• “Institutional procedures” that have a dehumanizing impact, such as inadequate staff time to help residents eat or to bathe regularly, and using adult diapers instead of helping the person to the toilet, are made worse by prohibiting visits from family members who help with personal care and communication.
      • Residents can’t control who assists them or how. This condition is made more dangerous when Personal Support Workers transfer from other units or facilities without quarantine restrictions or infection control.
      • Existing problems of abuse, neglect, and unsanitary conditions are aggravated by absenteeism and low morale.
  • Other problems related to COVID-19 policies.
    • Increasing wages for institutional employees to make up for staff shortages lures workers away from providing home-based care.
    • Proprietary software and digital locks make it difficult to repair or adapt ventilators and other medical equipment. 
    • People whose health deteriorates due to poor-quality care (i.e. insufficient time to eat, poor wound care) are placed on “palliative care” where food and water are withdrawn, whether or not they have COVID-19. 
    • Medical assistance in dying, which is classified as an “elective” procedure, continued, despite the suspension of other elective procedures.
  • Ontario and Québec issued triage protocols which drew fire from disability rights organizations because they failed to conform to principles of non-discrimination described in the Evaluation Framework for crisis plans.
    • Both the Ontario and Québec protocols mention specific disabilities, such as cognitive impairments, Parkinson’s disease, ALS, and cystic fibrosis, as criteria for exclusion.
    • While neither protocol uses “quality of life” measures, they both use the Clinical Frailty Scale, a measure of a person’s overall health based on their ability to independently perform certain activities of daily living.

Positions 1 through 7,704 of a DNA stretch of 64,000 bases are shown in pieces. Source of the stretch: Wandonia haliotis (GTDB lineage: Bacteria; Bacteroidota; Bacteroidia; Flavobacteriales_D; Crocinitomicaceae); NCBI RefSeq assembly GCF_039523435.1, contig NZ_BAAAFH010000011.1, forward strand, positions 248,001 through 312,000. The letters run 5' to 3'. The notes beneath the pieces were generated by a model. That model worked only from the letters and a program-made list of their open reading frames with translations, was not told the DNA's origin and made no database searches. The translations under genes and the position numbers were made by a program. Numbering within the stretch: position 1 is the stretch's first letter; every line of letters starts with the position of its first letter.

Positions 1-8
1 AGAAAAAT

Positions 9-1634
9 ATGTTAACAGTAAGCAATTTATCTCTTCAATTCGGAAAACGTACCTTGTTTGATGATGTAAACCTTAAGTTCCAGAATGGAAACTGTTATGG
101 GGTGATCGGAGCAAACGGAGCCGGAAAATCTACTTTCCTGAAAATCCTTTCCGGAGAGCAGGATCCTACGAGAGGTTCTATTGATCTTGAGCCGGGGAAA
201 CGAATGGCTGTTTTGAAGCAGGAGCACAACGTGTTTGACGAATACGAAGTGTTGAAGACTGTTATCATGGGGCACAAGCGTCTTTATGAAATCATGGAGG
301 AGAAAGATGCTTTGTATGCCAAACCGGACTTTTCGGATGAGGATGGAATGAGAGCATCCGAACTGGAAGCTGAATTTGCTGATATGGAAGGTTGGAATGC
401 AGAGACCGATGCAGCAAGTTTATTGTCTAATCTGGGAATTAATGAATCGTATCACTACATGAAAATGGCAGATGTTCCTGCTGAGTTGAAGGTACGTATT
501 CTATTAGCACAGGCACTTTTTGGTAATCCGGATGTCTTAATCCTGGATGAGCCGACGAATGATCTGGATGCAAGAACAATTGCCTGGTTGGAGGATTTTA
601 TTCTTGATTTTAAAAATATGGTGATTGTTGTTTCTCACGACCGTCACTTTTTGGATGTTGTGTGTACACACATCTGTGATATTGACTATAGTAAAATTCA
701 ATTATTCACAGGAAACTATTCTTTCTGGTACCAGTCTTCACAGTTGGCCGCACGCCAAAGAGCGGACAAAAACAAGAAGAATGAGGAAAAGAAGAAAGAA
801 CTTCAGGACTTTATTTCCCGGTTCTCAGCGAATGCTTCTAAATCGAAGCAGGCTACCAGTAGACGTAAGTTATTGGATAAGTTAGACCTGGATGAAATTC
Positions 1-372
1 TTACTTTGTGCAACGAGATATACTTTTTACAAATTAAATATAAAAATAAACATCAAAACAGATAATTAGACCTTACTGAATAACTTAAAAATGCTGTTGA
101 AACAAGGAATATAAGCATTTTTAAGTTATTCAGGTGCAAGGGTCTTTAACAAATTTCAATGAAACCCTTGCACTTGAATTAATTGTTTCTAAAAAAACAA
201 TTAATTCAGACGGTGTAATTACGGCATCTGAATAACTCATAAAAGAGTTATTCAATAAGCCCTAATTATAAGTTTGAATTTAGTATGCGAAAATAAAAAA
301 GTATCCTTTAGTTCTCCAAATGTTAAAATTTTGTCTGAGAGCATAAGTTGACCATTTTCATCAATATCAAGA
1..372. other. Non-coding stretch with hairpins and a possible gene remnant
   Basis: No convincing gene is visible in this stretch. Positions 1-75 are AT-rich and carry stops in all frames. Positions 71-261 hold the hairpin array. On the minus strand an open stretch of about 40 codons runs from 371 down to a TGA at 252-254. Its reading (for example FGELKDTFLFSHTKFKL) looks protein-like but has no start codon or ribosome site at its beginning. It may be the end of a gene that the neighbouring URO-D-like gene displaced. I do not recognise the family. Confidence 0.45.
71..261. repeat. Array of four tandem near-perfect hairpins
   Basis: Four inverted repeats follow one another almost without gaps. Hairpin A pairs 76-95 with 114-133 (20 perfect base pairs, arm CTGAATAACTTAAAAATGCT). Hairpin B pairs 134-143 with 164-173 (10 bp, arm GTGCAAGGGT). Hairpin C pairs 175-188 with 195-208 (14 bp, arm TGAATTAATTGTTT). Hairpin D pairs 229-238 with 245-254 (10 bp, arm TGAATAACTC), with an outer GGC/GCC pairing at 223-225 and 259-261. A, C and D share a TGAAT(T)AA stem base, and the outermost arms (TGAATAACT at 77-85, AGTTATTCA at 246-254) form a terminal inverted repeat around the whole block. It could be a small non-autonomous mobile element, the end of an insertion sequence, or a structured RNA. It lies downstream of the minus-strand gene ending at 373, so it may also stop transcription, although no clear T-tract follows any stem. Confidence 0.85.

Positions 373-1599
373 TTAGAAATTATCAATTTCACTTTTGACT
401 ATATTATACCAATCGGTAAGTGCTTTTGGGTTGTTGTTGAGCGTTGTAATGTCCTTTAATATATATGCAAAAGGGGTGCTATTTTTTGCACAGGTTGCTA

• Both protocols use potential for long-term survival as a threshold eligibility criterion, which puts people with chronic illnesses and disabilities at a disadvantage for getting treatment and fails to account for the significant uncertainty surrounding long-term survival probabilities.
  • Side-stepping Triage policies
    • Policies are not invoked if there’s no strain on the system
    • There’s no strain on the system if people aren’t sent for treatment in intensive care units from nursing homes
    • This is de facto triage by age and disability. 

There’s hope in fighting back

  • #NoBodyIsDisposable is a coalition of queer, fat, disabled folks and people of colour who have challenged discriminatory policies and created educational materials.
  • The Black Lives Matter movement has amplified the voices of disabled people of colour, as they speak about the intersectional nature of racism and disability discrimination.
  • In response to criticism of the Ontario triage protocol, it was withdrawn and has not yet been replaced. Québec’s triage protocol is being challenged by advocates who have launched a petition.
  • Communication and accessibility options have expanded through the adoption of working from home and online meetings. The isolation that disabled people live with all the time has become the norm for everyone else.